Monday, September 4, 2017
1957, desegregation, "mob rule," crimes, and mysteries
First there is this from The Writer's Almanac:
It was on this day in 1957 that Arkansas governor Orval Faubus called out the National Guard to bar nine black students from entering Central High School in Little Rock. In response, President Dwight D. Eisenhower sent in the 101st Airborne Division to make sure they could enroll. A few days later, Eisenhower made a prime-time, live televised speech to the nation in which he said, "Mob rule cannot be allowed to override the decisions of our courts."
And there is this personal postscript:
Mobs almost always commit crimes, and the cause of the "mob rule" against which President Eisenhower was taking action was a disease of the public mind that had been infecting society for a very long time. Unfortunately, the infectious disease persists.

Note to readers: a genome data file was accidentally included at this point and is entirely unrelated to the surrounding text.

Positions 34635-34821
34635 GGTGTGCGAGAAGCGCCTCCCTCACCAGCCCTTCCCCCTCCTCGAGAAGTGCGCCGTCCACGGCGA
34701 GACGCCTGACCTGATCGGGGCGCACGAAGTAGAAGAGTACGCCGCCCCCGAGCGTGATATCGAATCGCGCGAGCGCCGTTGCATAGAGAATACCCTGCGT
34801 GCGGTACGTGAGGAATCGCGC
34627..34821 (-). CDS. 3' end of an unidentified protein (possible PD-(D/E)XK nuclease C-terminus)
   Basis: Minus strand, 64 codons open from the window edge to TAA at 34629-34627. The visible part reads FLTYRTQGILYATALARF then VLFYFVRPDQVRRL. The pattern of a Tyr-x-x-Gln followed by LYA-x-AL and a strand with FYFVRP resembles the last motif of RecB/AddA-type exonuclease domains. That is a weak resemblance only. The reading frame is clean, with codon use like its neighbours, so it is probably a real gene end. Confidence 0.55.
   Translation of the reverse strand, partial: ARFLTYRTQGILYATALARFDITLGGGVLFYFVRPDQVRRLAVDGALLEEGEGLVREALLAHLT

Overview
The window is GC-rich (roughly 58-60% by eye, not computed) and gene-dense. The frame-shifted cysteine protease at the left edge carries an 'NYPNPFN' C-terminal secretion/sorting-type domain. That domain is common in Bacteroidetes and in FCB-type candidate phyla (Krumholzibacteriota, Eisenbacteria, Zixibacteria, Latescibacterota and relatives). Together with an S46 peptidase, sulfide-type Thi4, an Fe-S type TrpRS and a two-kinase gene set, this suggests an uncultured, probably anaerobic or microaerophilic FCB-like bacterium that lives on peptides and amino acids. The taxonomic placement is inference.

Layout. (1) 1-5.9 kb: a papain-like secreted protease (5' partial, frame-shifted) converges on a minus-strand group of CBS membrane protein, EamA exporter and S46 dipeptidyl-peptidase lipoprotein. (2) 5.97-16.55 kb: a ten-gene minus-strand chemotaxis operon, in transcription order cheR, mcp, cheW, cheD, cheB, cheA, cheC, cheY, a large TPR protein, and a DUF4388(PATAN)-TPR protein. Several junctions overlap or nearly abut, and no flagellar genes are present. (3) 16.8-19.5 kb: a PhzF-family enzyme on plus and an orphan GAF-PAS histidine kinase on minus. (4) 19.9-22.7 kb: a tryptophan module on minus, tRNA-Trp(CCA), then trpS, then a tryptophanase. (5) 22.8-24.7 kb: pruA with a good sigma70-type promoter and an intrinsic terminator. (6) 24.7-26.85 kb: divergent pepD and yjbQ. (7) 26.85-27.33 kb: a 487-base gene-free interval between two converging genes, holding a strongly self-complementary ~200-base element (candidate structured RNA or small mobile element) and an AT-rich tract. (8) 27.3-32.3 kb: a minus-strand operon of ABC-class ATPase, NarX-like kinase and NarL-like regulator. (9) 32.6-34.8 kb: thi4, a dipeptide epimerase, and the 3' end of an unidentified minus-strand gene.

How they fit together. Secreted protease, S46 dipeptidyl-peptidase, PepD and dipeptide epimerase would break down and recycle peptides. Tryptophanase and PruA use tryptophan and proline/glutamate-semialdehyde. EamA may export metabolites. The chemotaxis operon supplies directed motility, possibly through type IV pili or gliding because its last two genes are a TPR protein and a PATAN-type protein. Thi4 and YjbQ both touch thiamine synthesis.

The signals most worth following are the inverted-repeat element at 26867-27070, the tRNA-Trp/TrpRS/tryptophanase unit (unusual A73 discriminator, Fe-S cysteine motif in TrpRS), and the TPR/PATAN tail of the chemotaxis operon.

However, with the 1957 example above excepted (a moment in history I remember well), I think ruthless actions -- yes, even crimes-- against others are sometimes necessary. So, good friends, the mystery resides in this question:
When if ever are crimes and "mob rule" desirable as necessary evils in a society? Can you cite past or present examples?